By Jim Puzzanghera, Times Staff Writer
WASHINGTON -- The Federal Communications Commission agreed it may be
OK to swear on a news show, but profanities on other programs are
On Tuesday, the agency reversed a March ruling it made that use of the
word "bullshitter" on the CBS program "The Early Show" was
indecent. That decision was particularly controversial because news
shows traditionally have wide leeway on language.
The incident involved a live 2004 interview with a contestant on CBS'
"Survivor Vanuatu" who used the word to describe a fellow contestant
on the reality show. But this week the FCC said it was deferring to a
"plausible characterization" by the network that incident was a news
interview, which merits a higher standard for indecency violations.
The agency also rejected a complaint about coarse language on several
episodes of ABC's "NYPD Blue," but did so on a technicality because
the complaint was made against a TV station by a viewer outside of its
Finally, the FCC upheld the main focus of the March ruling: unscripted
profanities uttered during Fox's broadcasts of the "Billboard Music
Awards" in 2002 and 2003 were indecent. In the 2002 show, Cher used
the "F-word" after accepting an award. In 2003, Nicole Richie used the
"F-word" and the "S-word: in presenting an award.
FCC Chairman Kevin J. Martin defended the new rulings.
"Hollywood continues to argue they should be able to say the F-word on
television whenever they want ... the commission again disagrees," he
The new ruling, decided on Monday, comes in the wake of a lawsuit by
the four major broadcast TV networks challenging the March action. The
federal court handling the suit gave the FCC until Monday to
reconsider those indecency decisions because of some unusual
Broadcasters, who had challenged the original ruling as
unconstitutional, were pleased with the two reversals, but reiterated
their long-standing complaint that FCC guidelines remain inconsistent
And one commissioner, Jonathan S. Adelstein, alleged that the
reversals were not made on merit, but to improve the agency's chances
of winning the broadcasters' lawsuit by jettisoning its weakest parts.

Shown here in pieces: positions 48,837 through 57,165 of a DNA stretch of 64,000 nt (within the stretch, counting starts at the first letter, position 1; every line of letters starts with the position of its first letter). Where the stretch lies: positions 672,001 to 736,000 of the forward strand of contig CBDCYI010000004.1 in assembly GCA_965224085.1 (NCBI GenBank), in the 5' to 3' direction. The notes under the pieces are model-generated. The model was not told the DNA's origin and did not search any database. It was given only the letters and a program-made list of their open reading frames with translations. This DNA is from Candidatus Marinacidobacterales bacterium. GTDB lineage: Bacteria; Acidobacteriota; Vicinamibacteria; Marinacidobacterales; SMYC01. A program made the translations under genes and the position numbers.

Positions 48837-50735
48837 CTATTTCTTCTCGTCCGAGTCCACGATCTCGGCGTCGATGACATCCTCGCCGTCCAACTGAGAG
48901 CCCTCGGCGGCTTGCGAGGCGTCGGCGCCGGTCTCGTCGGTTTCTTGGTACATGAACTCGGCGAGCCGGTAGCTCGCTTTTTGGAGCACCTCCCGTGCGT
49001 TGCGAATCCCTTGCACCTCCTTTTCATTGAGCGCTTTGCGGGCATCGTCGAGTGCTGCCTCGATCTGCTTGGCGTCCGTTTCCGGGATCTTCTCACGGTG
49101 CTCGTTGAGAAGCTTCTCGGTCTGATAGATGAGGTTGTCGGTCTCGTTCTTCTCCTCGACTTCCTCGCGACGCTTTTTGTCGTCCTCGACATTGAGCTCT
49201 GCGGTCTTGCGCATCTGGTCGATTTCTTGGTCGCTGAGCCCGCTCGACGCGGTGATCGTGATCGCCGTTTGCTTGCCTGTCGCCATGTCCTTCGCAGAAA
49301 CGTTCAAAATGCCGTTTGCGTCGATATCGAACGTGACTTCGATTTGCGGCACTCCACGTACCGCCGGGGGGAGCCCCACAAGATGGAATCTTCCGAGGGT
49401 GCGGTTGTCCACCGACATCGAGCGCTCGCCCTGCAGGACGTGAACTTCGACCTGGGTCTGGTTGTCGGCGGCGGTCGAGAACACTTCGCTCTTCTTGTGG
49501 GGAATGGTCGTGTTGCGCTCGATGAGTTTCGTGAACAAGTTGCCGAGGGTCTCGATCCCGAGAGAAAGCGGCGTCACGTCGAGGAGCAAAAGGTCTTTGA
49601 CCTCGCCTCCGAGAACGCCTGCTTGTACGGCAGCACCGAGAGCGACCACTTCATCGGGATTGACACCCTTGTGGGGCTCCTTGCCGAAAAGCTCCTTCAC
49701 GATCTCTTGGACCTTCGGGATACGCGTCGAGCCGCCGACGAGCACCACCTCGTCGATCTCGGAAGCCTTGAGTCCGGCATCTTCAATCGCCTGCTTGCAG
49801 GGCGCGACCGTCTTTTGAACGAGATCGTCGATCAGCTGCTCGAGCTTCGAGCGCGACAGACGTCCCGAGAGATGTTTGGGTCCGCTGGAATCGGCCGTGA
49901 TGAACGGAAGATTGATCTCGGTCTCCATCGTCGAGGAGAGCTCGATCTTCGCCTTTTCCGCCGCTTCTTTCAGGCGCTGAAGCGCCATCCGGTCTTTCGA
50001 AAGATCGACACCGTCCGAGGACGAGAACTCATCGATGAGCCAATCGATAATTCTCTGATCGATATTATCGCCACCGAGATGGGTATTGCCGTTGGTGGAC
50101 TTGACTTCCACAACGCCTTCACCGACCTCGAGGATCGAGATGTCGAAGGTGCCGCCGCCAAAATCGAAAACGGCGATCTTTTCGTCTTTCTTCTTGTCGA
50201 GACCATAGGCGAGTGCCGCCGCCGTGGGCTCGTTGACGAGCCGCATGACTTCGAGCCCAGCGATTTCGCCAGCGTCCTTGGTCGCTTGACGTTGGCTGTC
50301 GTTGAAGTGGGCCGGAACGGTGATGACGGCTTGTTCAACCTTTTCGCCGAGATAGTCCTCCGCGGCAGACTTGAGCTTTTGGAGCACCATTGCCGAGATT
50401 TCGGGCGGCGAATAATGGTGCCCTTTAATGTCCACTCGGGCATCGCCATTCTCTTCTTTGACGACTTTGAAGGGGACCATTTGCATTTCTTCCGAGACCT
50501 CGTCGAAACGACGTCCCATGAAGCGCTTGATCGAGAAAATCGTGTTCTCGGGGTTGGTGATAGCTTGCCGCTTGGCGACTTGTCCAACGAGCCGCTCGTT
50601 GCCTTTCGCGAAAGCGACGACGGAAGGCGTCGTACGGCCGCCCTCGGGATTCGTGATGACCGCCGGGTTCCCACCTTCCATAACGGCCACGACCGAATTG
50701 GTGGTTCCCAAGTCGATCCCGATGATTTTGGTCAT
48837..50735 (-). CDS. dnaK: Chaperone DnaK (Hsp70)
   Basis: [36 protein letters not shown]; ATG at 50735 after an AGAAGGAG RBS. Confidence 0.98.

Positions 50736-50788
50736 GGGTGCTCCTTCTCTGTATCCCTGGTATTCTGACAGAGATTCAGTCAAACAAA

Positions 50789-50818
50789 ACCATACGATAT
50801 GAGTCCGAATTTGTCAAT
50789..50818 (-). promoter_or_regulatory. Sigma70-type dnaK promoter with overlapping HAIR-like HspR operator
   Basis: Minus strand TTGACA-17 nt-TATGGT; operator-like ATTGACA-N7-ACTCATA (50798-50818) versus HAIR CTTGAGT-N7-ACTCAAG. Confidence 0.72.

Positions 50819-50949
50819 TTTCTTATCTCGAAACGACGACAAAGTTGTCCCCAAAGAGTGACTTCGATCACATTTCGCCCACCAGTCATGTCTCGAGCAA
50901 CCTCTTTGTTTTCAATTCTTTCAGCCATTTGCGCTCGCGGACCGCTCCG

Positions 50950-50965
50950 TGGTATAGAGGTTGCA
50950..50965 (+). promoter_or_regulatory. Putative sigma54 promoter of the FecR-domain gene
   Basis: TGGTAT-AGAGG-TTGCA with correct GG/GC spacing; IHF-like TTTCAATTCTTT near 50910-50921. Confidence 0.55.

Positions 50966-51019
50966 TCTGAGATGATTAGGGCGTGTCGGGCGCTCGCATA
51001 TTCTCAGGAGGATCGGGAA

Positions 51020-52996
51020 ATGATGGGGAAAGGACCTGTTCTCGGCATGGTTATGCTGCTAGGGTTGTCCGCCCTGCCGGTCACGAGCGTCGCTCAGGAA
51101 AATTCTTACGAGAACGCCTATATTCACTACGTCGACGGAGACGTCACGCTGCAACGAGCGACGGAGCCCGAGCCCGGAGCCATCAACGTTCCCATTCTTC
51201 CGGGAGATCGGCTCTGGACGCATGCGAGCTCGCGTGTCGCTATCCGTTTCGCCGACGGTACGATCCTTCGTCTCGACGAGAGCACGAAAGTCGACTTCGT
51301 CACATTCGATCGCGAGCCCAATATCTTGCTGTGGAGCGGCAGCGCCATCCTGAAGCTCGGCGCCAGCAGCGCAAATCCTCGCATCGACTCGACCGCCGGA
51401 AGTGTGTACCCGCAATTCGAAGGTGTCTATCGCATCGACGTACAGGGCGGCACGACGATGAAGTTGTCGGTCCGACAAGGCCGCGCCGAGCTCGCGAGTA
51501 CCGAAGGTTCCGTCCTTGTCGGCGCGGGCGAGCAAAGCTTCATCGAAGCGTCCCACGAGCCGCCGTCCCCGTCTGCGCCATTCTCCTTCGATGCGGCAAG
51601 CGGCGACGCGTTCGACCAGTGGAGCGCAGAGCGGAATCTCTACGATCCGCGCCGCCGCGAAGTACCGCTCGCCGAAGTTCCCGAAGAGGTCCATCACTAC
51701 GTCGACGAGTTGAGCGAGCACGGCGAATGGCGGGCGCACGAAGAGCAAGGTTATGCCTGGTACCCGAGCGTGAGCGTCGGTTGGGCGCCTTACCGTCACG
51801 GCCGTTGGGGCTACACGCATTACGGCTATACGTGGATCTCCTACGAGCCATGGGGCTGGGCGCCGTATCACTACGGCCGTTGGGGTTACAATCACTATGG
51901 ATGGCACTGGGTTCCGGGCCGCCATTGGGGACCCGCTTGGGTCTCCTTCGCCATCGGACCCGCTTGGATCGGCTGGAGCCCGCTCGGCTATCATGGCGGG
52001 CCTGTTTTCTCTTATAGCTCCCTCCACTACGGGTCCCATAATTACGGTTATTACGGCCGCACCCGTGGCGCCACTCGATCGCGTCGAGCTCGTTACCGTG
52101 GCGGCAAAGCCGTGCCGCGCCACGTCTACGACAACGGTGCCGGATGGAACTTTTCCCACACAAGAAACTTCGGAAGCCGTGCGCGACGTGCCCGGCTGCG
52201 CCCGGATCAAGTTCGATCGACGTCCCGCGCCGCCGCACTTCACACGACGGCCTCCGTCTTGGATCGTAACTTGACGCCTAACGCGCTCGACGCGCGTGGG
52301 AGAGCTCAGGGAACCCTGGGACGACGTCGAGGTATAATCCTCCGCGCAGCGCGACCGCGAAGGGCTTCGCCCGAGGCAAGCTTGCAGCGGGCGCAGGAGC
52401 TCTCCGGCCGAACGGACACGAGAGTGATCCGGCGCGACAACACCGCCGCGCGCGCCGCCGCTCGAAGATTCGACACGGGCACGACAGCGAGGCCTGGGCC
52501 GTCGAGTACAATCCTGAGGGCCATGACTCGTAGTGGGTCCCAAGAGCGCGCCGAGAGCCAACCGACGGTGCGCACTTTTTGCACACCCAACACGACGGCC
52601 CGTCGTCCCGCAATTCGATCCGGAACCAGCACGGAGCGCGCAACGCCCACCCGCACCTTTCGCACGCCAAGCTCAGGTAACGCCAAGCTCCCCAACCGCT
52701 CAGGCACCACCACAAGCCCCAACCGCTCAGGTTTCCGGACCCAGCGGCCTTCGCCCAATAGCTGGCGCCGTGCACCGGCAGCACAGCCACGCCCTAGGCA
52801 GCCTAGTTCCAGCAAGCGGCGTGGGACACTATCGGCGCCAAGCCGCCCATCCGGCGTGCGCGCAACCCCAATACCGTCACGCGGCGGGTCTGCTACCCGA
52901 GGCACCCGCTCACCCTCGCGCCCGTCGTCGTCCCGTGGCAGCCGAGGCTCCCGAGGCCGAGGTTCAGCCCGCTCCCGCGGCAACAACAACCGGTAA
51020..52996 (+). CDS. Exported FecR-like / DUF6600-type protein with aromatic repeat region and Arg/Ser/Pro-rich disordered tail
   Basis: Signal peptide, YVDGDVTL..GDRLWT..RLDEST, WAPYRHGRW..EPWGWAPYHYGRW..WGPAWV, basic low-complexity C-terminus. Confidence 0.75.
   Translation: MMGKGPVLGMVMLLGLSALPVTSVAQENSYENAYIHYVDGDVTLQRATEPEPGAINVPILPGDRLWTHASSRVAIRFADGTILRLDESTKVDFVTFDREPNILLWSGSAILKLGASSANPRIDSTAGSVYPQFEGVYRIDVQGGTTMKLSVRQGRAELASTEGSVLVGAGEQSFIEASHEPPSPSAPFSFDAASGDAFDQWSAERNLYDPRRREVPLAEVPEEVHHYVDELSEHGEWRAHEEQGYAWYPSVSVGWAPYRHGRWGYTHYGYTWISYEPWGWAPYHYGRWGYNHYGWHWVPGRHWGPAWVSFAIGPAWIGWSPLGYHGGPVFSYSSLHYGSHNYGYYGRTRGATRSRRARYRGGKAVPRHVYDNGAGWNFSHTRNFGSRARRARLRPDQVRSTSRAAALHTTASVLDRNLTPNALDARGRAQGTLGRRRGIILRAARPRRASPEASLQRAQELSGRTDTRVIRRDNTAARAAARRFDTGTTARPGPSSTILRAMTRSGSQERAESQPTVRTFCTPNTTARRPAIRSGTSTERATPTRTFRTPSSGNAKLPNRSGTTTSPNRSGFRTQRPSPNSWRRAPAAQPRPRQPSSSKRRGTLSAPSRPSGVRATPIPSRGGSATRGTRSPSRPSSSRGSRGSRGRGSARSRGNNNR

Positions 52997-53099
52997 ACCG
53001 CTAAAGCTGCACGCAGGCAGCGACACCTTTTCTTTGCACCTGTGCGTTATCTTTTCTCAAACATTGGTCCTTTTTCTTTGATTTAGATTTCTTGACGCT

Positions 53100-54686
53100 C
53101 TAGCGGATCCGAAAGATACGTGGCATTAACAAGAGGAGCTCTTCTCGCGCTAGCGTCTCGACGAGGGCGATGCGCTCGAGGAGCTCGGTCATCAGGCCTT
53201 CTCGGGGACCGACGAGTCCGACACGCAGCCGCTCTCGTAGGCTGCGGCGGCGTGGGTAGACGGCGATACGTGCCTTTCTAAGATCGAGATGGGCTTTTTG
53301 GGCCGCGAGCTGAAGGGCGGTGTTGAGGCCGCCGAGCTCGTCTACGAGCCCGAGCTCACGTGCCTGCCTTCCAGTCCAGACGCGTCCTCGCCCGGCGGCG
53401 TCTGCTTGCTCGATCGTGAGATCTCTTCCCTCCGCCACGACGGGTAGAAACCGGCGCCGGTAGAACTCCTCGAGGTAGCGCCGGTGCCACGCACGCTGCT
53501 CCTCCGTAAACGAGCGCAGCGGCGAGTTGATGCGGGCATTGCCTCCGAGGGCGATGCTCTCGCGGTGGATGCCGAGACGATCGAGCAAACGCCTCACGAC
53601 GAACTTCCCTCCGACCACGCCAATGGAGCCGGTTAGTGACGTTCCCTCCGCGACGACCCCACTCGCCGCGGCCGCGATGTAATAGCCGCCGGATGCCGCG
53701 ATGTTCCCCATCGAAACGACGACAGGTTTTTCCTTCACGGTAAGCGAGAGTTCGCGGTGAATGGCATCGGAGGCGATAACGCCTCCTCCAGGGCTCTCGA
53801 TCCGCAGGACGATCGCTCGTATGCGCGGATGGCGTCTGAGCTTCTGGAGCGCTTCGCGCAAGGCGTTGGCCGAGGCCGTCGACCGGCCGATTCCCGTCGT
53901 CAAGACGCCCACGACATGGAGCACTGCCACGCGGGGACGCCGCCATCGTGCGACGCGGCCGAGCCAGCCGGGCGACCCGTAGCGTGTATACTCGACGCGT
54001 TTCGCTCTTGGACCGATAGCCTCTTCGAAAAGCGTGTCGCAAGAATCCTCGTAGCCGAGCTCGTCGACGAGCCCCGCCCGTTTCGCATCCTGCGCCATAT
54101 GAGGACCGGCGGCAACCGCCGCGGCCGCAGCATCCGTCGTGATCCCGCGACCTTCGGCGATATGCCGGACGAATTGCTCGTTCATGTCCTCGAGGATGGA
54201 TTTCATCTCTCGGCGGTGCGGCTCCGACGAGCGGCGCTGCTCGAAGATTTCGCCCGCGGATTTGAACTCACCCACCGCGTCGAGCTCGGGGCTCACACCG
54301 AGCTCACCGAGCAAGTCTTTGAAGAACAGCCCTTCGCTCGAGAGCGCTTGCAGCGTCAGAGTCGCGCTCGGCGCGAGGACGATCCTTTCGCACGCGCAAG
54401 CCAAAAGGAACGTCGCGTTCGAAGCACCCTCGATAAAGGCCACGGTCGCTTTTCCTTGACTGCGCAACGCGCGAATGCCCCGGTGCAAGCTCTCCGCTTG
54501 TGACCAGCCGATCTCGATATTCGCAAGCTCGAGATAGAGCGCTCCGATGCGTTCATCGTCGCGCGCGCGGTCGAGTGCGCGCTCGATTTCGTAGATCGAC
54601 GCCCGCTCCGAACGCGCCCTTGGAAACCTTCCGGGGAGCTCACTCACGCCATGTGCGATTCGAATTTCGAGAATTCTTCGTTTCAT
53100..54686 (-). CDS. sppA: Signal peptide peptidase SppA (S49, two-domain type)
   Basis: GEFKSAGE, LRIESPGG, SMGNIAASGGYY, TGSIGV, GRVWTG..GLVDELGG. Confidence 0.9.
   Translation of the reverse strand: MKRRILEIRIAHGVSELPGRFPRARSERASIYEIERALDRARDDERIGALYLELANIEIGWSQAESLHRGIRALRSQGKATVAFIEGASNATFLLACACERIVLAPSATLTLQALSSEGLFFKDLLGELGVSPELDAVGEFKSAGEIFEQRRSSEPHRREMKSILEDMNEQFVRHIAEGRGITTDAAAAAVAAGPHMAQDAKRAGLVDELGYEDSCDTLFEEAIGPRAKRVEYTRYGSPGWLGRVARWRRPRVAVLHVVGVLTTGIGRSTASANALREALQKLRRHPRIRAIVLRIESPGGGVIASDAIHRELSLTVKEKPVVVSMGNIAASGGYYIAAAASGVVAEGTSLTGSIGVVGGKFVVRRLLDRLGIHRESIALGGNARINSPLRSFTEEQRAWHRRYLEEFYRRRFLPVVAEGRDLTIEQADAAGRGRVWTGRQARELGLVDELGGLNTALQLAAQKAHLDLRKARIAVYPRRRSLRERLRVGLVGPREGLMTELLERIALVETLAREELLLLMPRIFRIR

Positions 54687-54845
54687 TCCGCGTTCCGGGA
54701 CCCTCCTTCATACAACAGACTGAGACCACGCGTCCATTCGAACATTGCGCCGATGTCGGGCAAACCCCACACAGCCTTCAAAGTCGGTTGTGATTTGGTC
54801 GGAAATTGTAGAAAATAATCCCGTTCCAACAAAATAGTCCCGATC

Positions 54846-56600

"Litigation strategy should not be the dominant factor guiding policy
when First Amendment protections are at take," Adelstein
said. Adelstein did not vote against Monday's ruling, but dissented to
those parts of it, the only one of the five commissioners who raised
Even with the ruling, experts said the FCC still has major problems
with its case.
"This makes it all the harder to claim we've got a set of clear
consistent rules, which is what the FCC's claim has been all along,"
said Stuart M. Benjamin, a Duke University law professor and an expert
on telecommunications law.
Broadcasters have alleged that the FCC inconsistencies, combined with
its more aggressive enforcement and Congress' recent tenfold hike in
maximum indecency fines, to $325,000 per violation, have chilled the
The March ruling stemmed from an earlier reversal of FCC policy. In
2003, the FCC's staff concluded that the "F-word" was allowed as an
adjective, rejecting complaints about U2 singer Bono's use of the word
in that way during the 2003 Golden Globe Awards telecast.
But in March 2004 -- amid public outcry after Janet Jackson's breast
was briefly exposed during the 2004 Super Bowl halftime telecast --
the FCC reversed itself, ruling any variation of the F-word referred
to sexual activity and was almost always indecent.
The FCC used that new standard in March to pronounce the incidents on
"The Early Show," "NYPD Blue" and "The Billboard Music Awards"
indecent. But because of its mixed messages on the issue, the FCC
said it was not fining those incidents, and therefore did not give the
broadcasters a chance to convince the agency the ruling was wrong.
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